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Thomas Barrett
Thomas Barrett

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Discovering CSS Grid Layout - part 1 - Character Sheet beginning

For a long time I put off learning CSS Grid Layout. I know flex-box and am able to achieve my layout goals with it, and therefore had no pressing need for grid. This attitude is one of the many mental traps I lay for myself, and so this morning I determined to recognize it and avoid slipping into it.

CSS-tricks served me well when learning flexbox so I turned to their guide for CSS-Grid.

I decided to try and recreate an RPG character sheet, as it relies on a structured layout, and I am likely to reuse the experience when I work on another planned future project.

character-sheet

A Grid layout consists of two layers, a parent and its children, just like with flexbox. You can have grids inside of grids, and even a flexbox inside of a grid. But at its simplest form the grid has two types of elements, the parent and its children. The parent container in css needs

display: grid;

This is going to allow all the other CSS Grid properties to be used on either the parent or children. For the character sheet I first wanted to establish a parent element that was centered on the page and filled the entire height.

In addition to the 'display' property there are two more necessary properties to place on the parent element 'grid-template-columns' and 'grid-template-rows'. These are going to establish your columns and rows. Syntax looks like this

grid-template-columns: [1st-grid-line-name] 1st-column-width [2nd-grid-line-name] 2nd-column-width [last-grid-line-name]

grid-template-rows follow the same syntax. If you don't put 'grid-line-names' in then grid will automatically give each line a positive and negative number (take a look at the CSS-Tricks Grid guide for a better explanation). I don't mind using the automated numbers myself so you won't see them in my code examples.

I created a character sheet div and used the following CSS to center it and take up the entire height.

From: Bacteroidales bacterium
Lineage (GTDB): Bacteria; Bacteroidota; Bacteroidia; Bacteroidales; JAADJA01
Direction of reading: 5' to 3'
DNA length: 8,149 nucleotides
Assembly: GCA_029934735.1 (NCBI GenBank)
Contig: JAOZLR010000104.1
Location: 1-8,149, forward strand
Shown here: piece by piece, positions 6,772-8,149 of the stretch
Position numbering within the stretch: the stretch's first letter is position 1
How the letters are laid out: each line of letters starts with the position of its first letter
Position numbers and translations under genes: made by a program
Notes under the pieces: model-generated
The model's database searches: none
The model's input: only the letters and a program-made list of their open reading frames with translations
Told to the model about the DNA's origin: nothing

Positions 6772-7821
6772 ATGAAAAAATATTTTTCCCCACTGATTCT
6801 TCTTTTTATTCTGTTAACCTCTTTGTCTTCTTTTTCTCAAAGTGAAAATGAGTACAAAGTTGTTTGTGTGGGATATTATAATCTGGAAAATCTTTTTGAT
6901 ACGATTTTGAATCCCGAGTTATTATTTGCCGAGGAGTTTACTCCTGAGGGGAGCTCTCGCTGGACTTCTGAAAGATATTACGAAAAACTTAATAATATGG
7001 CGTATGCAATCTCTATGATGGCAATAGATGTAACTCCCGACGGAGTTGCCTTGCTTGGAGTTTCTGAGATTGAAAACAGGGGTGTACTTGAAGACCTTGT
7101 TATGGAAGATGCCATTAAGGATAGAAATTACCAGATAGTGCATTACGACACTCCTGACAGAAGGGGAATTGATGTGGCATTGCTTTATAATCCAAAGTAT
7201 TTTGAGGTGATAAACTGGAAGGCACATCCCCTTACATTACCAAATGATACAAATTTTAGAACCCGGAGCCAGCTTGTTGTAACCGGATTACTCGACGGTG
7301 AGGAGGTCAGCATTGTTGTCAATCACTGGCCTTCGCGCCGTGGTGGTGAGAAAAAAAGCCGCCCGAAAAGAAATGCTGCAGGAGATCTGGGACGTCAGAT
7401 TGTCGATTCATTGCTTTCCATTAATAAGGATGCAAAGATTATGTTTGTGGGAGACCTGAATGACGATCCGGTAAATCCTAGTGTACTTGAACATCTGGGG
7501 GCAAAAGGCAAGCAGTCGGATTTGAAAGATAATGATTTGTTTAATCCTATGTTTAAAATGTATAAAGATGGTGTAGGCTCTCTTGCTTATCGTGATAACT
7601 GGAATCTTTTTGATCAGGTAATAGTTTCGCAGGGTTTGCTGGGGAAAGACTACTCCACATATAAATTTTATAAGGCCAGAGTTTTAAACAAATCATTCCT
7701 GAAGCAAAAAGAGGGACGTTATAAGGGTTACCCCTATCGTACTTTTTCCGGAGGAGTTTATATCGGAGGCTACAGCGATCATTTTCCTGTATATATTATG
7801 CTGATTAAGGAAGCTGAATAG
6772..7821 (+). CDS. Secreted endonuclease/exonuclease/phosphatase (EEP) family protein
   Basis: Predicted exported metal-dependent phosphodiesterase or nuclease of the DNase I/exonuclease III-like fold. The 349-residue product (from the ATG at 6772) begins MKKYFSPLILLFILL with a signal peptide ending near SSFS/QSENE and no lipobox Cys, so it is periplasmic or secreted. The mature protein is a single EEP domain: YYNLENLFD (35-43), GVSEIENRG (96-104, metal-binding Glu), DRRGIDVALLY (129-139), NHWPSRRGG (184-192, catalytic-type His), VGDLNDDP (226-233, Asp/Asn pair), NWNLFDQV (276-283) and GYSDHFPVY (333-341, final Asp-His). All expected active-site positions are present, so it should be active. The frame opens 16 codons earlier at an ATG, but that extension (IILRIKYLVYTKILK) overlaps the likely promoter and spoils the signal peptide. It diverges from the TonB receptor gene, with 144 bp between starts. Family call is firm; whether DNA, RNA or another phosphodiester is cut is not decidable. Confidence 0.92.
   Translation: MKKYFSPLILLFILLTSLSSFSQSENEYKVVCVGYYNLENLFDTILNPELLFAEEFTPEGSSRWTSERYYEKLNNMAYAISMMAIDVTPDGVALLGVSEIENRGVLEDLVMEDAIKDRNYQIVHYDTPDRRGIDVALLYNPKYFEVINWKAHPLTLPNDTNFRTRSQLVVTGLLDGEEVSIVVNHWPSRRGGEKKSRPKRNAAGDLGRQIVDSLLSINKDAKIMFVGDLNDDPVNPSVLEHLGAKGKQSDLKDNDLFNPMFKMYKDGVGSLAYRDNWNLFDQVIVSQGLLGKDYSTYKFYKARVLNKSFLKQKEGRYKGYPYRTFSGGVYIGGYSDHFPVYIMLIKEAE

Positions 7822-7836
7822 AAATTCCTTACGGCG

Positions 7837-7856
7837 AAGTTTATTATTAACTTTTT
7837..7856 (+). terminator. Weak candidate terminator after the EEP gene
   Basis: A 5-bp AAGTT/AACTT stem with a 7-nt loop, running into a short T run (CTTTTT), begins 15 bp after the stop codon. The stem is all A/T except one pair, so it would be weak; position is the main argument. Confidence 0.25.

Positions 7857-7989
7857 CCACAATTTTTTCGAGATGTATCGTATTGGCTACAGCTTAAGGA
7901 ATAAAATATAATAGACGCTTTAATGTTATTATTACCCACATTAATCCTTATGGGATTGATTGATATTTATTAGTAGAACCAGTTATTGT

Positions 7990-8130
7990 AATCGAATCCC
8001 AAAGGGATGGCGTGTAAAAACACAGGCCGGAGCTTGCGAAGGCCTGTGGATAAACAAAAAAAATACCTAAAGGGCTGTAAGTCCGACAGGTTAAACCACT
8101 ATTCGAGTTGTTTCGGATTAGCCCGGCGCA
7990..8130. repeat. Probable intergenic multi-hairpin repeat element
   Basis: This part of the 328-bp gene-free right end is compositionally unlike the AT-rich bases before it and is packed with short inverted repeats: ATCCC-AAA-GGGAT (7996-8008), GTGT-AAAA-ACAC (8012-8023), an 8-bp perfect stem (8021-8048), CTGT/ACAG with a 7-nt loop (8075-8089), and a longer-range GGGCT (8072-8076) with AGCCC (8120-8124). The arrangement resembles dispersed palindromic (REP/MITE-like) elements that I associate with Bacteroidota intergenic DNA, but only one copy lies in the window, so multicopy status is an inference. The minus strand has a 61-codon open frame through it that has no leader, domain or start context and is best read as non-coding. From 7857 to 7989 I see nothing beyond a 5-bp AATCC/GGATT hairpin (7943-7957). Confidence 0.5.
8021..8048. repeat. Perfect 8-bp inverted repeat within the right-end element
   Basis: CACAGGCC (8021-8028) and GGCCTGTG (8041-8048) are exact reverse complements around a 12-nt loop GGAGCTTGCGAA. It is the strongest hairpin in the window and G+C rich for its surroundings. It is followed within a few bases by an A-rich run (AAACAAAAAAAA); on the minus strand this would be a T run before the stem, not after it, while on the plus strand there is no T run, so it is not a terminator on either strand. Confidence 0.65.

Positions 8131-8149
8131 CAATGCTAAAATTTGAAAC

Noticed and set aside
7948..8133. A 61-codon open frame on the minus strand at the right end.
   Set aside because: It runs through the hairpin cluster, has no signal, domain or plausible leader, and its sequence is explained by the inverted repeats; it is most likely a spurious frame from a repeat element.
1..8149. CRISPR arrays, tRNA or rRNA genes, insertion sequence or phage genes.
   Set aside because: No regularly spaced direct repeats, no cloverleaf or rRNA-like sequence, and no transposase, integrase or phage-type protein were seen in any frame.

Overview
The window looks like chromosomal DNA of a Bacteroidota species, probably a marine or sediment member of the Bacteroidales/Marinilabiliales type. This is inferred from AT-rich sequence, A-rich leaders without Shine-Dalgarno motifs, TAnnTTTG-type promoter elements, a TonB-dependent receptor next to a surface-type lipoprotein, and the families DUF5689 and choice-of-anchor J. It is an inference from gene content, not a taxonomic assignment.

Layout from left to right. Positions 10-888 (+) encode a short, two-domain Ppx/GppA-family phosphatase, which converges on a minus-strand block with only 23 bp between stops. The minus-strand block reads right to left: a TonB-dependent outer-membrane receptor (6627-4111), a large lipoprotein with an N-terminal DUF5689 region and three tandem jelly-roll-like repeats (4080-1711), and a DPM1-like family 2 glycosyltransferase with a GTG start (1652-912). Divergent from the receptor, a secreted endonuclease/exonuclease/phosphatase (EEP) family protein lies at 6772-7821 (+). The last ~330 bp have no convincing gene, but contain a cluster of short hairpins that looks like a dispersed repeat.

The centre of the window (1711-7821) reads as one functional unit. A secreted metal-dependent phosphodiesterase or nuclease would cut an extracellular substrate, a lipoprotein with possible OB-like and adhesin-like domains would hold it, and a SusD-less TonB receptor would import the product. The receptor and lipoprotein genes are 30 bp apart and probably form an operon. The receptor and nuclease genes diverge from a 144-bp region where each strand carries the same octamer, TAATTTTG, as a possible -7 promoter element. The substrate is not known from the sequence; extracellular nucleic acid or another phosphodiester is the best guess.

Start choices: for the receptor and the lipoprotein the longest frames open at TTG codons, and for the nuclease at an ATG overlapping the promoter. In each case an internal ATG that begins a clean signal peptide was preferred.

body {
display: grid;
grid-template-columns: 1fr 18fr 1fr;
grid-template-rows: 1fr;
}

fr? What is fr? Oh right, I'm supposed to be the one explaining. fr is a unit that will allow you to set a size as a fraction of the remaining free space of a container. The key is the 'remaining'. If you set one of the columns to a non-flexible width (such as px) it will break up what is remaining into the fractional parts. In the above example I have not set any non-flexible widths, but I am breaking the entire width of the body into 20 parts (1 + 18 + 1) and assigning the first column to have 1/20 (5%), the middle column to have 18/20 (90%), and the third and final column to have the last 1/20 (5%).

For my rows I am establishing a single row which will take up 1/1 (100%) of the body's height.

Now all I need to do is tell the character sheet (body's child) div to occupy the middle column. but how? The 'grid-area' property. Now there are a few different properties you can use to set a child's area of the grid, but I like that grid-area clearly defines the four lines that will contain each child element. Here's the syntax

grid-area: row-start / column-start / row-end / column-end;

This is where you need the grid line names. Again I just use the auto generated ones (numbers starting at 1). Here is my code on the child of body (character-sheet) placing it inside the middle column, remember I only established one row.

.character-sheet {
grid-area: 1 / 2 / 2 / 3;
}

There we go, one character sheet centered with CSS grid. Well, sort of, really its just a div I named character sheet, I better get something inside. Now the process starts all over. A new grid needs to be established with character sheet as the parent, and each of the sections as children. Tune into part 2 to see how it's done.

-Thomas Barrett

Discussion (1)

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Rahman

Hey, Thomas... I'm also want to become a full stack web developer. can you please tell me how i can do this in short amount of time??